On October 27 2021, an Imgur account shared the following screenshot of a tweet:
On Imgur, the post was titled “Gee I wonder why.” Originally, the tweet was published on October 13 2021, and simply captioned “yeah …”
The attached screenshot showed a landing page for the journal Nature. Text on it began:
nature > commentary > article
Commentary | Published: 30 April 1992
The growing inaccessibility of science
Donald P. Hayes
A section called “Access options” followed. Available options were “Rent or Buy article … from $8.99,” or to “Subscribe to Journal” for $199.00 a year (or $3.83 per issue).
A search for “The Growing Inaccessibility of Science”led to a Nature.com page for the article. However, the “Access options” field did not appear, and a “Download PDF” link opened the complete article in PDF format.
On October 13 2021, the Twitter account shared a follow-up tweet indicating that they had been able to locate a link through which they were able to read The Growing Inaccessibility of Science without having to pay for it:
Nevertheless, the problem of credible content more frequently existing behind paywalls — thus enabling misinformation and disinformation to spread more freely — is a common issue. A February 2021 case study from the University of Texas Center for Media Engagement, “The Ethics of News Paywalls,” observed:
Despite the argument that paywalls produce better journalism, it has also been argued that they contribute (perhaps indirectly) to the proliferation of misinformation online. Due to the advent of sites like Facebook, Twitter, and various blogging platforms where anyone can be a content producer with relative anonymity and ease, “free, less reliable news sources and aggregators can push articles… that go viral in a matter of seconds whether they are completely true, properly researched, or not” (Concept47, 2019). This allows for fake news to be spread quickly and with little difficulty while real news is trapped behind paywalls.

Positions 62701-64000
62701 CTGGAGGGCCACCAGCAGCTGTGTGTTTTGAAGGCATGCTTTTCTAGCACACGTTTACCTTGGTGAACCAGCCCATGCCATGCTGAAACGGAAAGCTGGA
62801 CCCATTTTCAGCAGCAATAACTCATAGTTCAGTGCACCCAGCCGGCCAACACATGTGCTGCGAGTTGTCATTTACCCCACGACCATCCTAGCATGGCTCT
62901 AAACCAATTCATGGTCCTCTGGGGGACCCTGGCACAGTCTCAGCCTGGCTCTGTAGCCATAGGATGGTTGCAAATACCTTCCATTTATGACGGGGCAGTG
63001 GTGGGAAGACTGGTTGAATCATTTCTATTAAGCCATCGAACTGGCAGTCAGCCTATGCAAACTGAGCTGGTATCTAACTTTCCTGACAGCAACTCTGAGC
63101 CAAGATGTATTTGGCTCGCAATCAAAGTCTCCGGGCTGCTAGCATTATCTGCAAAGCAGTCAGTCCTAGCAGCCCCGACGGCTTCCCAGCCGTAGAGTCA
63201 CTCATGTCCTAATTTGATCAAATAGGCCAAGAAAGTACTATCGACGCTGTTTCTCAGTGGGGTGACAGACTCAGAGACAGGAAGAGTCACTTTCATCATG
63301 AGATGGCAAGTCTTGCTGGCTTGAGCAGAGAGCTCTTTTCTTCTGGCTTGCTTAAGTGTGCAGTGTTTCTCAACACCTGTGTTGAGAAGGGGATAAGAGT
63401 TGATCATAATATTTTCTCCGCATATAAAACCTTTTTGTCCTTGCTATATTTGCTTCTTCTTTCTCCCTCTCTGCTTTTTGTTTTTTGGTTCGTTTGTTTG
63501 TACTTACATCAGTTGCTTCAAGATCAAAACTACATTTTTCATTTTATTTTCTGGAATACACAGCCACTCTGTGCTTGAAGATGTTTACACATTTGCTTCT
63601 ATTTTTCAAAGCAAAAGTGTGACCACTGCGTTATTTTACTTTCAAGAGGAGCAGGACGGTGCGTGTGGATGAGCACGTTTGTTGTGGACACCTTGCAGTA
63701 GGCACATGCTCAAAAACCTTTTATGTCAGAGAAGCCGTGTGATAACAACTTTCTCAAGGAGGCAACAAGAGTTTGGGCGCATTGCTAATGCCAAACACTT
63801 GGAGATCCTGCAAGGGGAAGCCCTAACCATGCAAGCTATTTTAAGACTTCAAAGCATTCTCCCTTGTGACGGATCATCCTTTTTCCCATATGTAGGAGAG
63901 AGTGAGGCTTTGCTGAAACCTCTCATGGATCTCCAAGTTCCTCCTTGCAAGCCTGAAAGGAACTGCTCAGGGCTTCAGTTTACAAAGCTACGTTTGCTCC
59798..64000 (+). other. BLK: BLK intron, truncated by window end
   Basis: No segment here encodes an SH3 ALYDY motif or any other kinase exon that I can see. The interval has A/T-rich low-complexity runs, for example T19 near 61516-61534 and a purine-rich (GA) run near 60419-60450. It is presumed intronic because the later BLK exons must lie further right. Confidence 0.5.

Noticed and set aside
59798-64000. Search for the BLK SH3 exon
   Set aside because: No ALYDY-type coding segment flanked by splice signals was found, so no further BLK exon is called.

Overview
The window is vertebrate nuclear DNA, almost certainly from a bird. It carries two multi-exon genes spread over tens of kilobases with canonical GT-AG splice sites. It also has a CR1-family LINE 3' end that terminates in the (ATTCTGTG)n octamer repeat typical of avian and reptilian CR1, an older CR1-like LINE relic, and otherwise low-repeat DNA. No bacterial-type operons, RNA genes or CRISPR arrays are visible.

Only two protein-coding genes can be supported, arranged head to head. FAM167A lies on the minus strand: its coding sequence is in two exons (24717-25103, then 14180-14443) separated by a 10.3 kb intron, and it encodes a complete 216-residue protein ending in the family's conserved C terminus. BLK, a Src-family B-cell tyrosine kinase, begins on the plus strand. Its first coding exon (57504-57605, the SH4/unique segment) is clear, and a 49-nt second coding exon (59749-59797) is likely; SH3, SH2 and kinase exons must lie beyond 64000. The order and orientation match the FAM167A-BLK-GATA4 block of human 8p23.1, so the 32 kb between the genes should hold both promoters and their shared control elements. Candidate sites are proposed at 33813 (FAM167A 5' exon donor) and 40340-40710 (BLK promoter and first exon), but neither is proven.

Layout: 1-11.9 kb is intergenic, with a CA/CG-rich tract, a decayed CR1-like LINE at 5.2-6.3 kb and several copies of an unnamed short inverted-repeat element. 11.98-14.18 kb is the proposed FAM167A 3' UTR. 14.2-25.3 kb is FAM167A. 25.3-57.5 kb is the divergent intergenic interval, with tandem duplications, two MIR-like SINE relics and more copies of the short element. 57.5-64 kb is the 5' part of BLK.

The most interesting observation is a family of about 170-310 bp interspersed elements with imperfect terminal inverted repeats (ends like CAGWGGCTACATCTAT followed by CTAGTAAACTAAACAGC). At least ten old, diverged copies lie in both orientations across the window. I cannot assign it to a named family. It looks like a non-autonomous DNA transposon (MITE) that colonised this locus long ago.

Though some have positioned this issue as a matter of personal choice which can easily be overcome by consumers “ponying up” and “spending a few dimes” for access to real, high-quality news, the reality may not be so simple (Farr, 2019). Studies have shown that “the people who pay for news in the U.S. are wealthier and better educated than those who do not” (Masnick, 2019). Thus, “putting up a news paywall can cause completely unacceptable asymmetries in the quality of news accessible to people with different financial circumstances… [which goes] against every imaginable principle of democracy” (Giovannetti-Singh, 2017). By hiding content behind a paywall, those who cannot afford to pay a subscription are restricted from accessing information which may potentially affect their lives, leaving the already disadvantaged in society even worse off as they are stuck with unreliable news sources as their only sources. In this way, “the paywall is inherently in conflict with journalism’s primary goal: to educate and inform the public about important issues” (Howard, 2018).
A screenshot of a tweet indicating a Nature article (The Growing Inaccessibility of Science) was popular on Imgur, but the original poster later updated to clarify that they had later managed to find a way to access the article. Disparities in access to credible information exacerbated by paywalls is the subject of ongoing discourse and debate, and the tweet served as a visual example of that continued discussion.